These are but a few of many constructive ideas that are already available and will serve the greater need for understanding and respect of the Cetacean race by humans and more importantly may help to preserve the most precious resource known to us: Planet Ocean.
Here on the South Kona coast, our community has long suffered from the strife of economic struggle and even more so since the disaster of last September. The majority of our community relies upon the continued interest and patronage of tourists wishing to share in the beauty of our land and oceans and it is well known and accepted that a certain portion of those are being attracted to this area specifically for the opportunity of swimming in proximity with the curious Hawaiian Spinner and Spotted dolphin pods who have been interacting with humans on a regular, safe basis for nearly two decades. As a community we are faced with the critical issue of how to safely manage the human and natural resources for our future well being.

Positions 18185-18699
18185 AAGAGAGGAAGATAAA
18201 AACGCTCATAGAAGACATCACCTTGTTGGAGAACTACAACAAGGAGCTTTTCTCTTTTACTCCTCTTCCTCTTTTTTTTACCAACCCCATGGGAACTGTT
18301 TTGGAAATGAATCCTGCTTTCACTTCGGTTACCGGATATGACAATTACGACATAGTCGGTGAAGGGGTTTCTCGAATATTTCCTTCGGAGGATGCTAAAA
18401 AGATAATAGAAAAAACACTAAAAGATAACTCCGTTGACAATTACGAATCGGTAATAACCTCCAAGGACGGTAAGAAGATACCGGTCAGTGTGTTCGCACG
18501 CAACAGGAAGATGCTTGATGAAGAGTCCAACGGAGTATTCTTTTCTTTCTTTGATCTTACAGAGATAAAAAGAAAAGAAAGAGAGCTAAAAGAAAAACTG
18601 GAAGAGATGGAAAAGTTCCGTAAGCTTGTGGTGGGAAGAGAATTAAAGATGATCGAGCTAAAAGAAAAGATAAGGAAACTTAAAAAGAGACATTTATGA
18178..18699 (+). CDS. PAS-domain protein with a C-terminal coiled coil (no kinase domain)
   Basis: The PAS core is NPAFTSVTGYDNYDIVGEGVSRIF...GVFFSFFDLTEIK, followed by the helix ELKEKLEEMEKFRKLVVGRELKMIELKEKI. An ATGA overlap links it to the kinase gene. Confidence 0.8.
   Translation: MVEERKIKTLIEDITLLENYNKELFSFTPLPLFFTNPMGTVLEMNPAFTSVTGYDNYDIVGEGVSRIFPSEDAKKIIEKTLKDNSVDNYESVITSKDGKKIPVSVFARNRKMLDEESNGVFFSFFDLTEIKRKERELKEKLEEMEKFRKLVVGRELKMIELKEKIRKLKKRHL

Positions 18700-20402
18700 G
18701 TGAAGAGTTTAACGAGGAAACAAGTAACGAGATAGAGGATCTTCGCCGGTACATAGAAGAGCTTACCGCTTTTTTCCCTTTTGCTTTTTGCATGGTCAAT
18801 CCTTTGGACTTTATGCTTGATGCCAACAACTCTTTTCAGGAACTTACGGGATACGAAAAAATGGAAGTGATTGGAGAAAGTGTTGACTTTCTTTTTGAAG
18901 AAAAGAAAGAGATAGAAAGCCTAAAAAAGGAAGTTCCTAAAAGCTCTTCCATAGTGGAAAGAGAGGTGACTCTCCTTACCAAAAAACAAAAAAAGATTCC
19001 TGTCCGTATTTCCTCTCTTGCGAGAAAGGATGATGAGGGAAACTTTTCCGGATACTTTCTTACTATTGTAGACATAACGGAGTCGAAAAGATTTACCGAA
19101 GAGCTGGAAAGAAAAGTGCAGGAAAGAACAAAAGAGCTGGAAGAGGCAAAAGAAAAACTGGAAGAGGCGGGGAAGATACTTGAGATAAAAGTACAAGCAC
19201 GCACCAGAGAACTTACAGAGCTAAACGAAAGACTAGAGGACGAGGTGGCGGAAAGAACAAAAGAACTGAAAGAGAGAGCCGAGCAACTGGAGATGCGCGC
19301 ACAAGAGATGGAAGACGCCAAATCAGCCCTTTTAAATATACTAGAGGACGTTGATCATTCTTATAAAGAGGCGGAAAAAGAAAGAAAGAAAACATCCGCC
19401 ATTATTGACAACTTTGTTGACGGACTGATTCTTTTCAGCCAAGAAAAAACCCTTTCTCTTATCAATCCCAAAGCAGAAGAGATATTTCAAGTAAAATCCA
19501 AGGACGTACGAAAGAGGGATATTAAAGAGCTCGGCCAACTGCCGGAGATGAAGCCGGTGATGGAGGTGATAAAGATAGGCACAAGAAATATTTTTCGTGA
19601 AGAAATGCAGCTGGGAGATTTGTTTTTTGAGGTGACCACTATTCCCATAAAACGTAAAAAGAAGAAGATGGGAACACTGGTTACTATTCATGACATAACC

Yes, the increased numbers of these people and their potential impact on the dolphin pods is at issue and can be addressed with positive ways of managing safely this burgeoning interest. If such a thing is made illegal, it will undoubtedly have a negative impact on the already weak economy of our community that has come to rely on the local tourist business, everything from housing and food to every level of retail and tourism, generated by that raising interest. History has shown we can educate the public far more effectively than policing it -- an impossible task given the shear manpower constraints.